By that theory one could get Capitol punishment if running from the police in a drug deal gone bad followed by a car wreck or the police shot one of the felons.
A more extreme example, a shoplifter steals (whatever the felony limit is) and is accidentally run over fleeing the scene. The person who dropped them off (and is an accomplice ) gets murder one?
Usually, the law provides that the death must be a reasonably foreseeable consequence. For example, the Kansas felony murder statute (KSA 21-5402(a)(2)) defines it as “the killing of a human being committed … in the commission of, attempt to commit, or flight from any inherently dangerous felony.” There’s a list of what constitutes an inherently dangerous felony in the statute: assault, armed robbery, rape, arson, burglary, child abuse, etc. Moreover, the case law in Kansas (see, e.g., State v. McClelland [PDF]) says there has to be a direct causal connection between the crime and the death. Assuming the person who ran down the shoplifter wasn’t part of the crime but an unrelated third party, that would be an intervening event that breaks the chain of causality, so at least here, no, the shoplifter’s accomplice would not be convicted of felony murder.
In the case of State v. Sophophone, the Kansas Supreme Court decided that a felon was not responsible, could not be responsible, for the lawful acts of a police officer who shot and killed a co-defendant, so felony murder did not apply there either. Other jurisdictions, however, may take a different approach.
I am a believer in law-and-order. But this is the sort of silly reasoning that gives a bad name to us law-and-order types.
The perp did something bad. Instead of serving five years in prison you think it “fair” that he serve 20 years due to facts that from his perspective were random chance? If Eric Garner had an accomplice also selling cigarettes, should he have been charged with murder? There was a death — the cops killed his friend Eric.
I’m not asking for the letter of the law to be explained. I just point out that “Don’t do the crime if you can’t do the time” exalts flippancy over reason.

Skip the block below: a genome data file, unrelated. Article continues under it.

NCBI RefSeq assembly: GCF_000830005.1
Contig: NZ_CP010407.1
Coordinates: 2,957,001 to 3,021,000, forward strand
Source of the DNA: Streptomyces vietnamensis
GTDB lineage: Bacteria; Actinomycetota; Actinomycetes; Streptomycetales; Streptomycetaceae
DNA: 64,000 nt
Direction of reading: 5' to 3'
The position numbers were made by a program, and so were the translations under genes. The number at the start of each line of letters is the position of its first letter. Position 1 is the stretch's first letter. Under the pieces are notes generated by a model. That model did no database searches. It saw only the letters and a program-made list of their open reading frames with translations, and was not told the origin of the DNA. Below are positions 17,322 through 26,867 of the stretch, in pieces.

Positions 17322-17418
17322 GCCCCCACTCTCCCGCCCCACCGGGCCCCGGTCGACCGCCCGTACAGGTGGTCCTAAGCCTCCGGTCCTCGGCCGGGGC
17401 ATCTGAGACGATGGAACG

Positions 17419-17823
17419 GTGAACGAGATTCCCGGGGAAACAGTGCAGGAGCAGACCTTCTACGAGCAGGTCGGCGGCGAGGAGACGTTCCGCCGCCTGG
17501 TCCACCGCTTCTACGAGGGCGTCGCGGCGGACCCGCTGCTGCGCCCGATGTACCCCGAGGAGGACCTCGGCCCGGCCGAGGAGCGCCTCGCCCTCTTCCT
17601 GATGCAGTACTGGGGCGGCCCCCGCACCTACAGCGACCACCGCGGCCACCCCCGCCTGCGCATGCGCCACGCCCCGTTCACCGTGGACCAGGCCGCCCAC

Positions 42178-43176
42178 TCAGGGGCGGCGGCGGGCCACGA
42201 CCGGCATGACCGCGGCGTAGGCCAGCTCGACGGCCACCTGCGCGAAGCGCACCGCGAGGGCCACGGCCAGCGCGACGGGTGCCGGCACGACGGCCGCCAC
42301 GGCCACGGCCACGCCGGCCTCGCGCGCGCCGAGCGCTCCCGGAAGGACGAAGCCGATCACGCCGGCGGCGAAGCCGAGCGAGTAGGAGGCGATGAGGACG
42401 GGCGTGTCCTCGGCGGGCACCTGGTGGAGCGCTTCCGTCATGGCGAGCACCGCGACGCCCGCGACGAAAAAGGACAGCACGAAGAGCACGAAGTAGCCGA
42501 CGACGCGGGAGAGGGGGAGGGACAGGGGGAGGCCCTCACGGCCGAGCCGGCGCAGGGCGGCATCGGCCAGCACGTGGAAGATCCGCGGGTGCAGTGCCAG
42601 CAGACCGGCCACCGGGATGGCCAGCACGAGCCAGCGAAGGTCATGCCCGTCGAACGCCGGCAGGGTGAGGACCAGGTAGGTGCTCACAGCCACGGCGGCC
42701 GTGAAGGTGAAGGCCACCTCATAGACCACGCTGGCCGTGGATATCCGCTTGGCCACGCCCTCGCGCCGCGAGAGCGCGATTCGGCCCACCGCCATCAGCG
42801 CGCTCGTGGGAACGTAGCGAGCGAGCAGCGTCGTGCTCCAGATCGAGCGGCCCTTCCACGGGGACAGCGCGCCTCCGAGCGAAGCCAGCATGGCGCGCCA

The felony murder doctrine generally doesn’t apply to non-violent crimes. It also generally doesn’t apply to non-felonies. So you’d have a pretty tough time indicting a hypothetical accomplice to Garner for murder.
Every jurisdiction is different, but often the test goes something like, “if I participate in this violent felony is there a reasonable chance that somebody could die?” Armed robbery passes that test, selling unlicensed cigarettes doesn’t. I mean, unless you count lung cancer.
In many states at least, burglary constitutes a credible threat in and of itself, no matter what the felons intend. In that sense, lethal force can be employed even against unarmed, allegedly non-threatening burglars.
My (non-common law) jurisdiction does not recognize the felony murder doctrine, but I understand the reasoning behind its application if the felony results in an unintended death of a victim, bystander, police officer, etc.
Yet I fail to comprehend why it should be applied re: a death of someone who commits said felony. Unless one has actually coerced another person into participating, why should they bear any responsibility when that person is legally killed in the course of the crime or dies from other non-punishable causes? Under the legal definition, the victim’s identity and role in the felony might technically be irrelevant, but what interests are being protected and what purpose served by such interpretation?
You are driving down the road at a safe speed, paying normal attention. I and my worst enemy are on the sidewalk. Suddenly, I push my enemy in front of your car. There is no way for you to stop in time, and you hit my enemy and kill him.
The interests of society at large, which wants to discourage people from participating in violent crimes, even as a mere accomplice, and to make it clear that all participants bear responsibility for any consequences of that crime. Not everyone agrees with that idea, obviously, but that’s the justification used.